Thursday, May 14, 2009

The Fisherman and The Jinni

It seems like the Cultural History section of a bookstore could contain almost anything – in practice, books about food and tattooing seem to predominate. I went through three of Mark Kurlansky's books (on the former subject) in pretty quick succession some months ago, beginning with Cod which I'd recommend to anyone as succinct and fascinating. The only problem with these semi-pop histories is they give one a lot of slightly glib and very repeatable "facts" that roll right off the tongue in subsequent conversation (the Basques arrived in the New World before Columbus but kept the source of their huge catches of fish a secret, and so on) without really rigorous footnoting. Additionally, they tend to see much of human history through their single lens. Nonetheless, persuasive and well worth reading.

In Salt even more so than in Cod, he purports to explain vast swathes of human endeavor in terms of the pursuit of a single commodity, one which is at least a fundamental enough item that the argument seems convincing. One thing I enjoy about history of this sort is when it takes for granted that you already know certain things or can pick them up by inference without a great deal of tangential explanation. For example, the chapters on China left me feeling I had a better grip on the succession of dynasties than any number of less successful attempts to read an entire book on Chinese history.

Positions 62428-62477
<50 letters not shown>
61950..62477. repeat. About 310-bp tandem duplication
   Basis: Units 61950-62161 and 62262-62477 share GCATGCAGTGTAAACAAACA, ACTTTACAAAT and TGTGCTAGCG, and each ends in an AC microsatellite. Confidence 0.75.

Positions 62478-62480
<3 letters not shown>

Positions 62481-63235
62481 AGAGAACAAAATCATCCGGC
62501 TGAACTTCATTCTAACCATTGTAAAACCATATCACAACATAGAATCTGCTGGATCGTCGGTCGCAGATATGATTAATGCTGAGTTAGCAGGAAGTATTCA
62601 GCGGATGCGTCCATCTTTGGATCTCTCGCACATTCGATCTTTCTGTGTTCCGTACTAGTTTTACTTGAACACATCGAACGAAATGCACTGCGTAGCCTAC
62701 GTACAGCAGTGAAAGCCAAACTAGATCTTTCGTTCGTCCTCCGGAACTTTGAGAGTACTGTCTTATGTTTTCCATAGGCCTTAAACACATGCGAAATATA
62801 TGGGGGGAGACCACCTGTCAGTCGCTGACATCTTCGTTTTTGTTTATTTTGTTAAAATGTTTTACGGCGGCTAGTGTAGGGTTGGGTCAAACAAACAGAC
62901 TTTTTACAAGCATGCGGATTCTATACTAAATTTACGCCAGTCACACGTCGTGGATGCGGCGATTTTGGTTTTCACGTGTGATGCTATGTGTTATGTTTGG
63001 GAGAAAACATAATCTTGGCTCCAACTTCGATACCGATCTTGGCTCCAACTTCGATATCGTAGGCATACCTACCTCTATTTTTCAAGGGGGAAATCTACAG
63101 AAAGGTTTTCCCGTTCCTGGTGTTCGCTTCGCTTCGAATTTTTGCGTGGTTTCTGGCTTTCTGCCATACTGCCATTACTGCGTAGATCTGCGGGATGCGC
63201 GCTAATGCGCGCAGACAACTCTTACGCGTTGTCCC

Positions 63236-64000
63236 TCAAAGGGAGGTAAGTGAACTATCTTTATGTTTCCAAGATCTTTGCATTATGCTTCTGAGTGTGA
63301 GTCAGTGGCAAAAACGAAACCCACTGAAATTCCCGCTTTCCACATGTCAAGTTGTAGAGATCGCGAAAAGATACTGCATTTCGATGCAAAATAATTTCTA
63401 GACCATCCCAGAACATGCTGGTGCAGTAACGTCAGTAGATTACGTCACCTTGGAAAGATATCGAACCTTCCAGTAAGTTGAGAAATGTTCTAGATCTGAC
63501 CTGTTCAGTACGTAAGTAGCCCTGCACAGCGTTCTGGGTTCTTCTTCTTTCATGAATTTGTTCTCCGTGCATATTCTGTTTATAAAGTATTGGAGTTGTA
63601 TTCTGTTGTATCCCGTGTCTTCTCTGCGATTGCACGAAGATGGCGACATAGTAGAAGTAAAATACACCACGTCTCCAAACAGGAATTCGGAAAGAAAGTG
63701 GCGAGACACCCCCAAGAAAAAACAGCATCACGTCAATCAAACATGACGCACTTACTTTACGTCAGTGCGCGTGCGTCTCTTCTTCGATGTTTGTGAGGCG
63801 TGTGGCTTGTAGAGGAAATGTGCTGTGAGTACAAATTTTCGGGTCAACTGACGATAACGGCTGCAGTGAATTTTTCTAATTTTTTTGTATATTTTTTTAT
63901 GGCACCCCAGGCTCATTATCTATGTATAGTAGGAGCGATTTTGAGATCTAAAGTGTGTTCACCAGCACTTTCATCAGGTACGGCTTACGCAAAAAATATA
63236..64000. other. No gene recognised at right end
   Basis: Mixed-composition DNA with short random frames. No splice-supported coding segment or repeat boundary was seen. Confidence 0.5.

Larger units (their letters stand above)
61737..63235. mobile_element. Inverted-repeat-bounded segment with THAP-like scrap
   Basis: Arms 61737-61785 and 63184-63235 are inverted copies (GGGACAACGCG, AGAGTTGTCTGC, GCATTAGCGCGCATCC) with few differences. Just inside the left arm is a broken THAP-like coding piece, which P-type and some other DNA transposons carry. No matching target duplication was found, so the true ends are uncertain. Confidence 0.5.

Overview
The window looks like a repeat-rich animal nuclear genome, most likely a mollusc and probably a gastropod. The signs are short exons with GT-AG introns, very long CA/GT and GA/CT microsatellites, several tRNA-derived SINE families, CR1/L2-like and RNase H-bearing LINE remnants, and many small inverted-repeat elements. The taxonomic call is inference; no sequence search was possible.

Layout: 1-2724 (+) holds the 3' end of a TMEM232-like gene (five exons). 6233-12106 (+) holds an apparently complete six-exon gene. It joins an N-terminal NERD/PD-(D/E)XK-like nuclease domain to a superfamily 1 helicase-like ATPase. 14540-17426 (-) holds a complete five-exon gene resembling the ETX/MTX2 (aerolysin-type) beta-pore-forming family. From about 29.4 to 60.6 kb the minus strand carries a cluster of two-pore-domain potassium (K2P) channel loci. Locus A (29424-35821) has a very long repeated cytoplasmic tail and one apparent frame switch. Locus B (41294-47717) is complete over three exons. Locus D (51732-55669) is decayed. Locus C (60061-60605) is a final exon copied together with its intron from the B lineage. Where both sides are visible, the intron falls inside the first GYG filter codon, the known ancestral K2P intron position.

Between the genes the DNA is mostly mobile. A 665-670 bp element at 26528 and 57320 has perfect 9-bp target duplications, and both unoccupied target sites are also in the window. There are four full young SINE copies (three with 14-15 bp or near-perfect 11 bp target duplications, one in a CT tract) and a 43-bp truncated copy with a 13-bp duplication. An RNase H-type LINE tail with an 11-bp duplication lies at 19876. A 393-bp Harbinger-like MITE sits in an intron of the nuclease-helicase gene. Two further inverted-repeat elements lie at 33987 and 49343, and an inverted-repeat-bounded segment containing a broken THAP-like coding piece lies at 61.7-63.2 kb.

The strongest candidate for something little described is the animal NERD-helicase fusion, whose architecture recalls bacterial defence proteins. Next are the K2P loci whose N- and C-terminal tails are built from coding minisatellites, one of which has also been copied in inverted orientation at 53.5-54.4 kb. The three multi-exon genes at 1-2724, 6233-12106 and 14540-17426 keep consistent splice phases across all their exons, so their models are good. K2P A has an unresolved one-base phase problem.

Even aside from what an enjoyable writer Kurlansky is, and how you feel about food writing in general (and oysters in particular), The Big Oyster: History on the Half Shell is as engaging a history of New York City as any I have read. Also both this book in its picture of New York and Salt with regard to England make it quite clear how the story of pollution and destruction of the environment in the course of food production is by no means a problem that just appeared in the last half century.

Finally, last week I picked up Heather Rogers' Gone Tomorrow: The Hidden Life of Garbage which completes the story of the cycle of production and consumption. It also combines a perfectly paced history of its subject with an inescapably alarmed conclusion about what we have brought ourselves to. Along the way (and this book is quite carefully footnoted), she eludicates some remarkable aspects of her subject. I particularly liked the story of "the invention of litter", part of a concerted campaign by an industry front group called KAB (Keep America Beautiful) to shift the blame for pollution onto individuals and away from the corporations who were (and are), by an enormous margin, the principal cause of the problem. KAB's productions include an early 60s "educational" film narrated by Ronald Reagan and those mawkish 70s television ads in which an American Indian sheds a single tear over a despoiled landscape.

1 comment:

Owen said...

Hey Bob, I read his "1968" recently, he certainly trowels out a huge treasure trove of esoteric and not so esoteric anecdotes in his travels... hope you are well !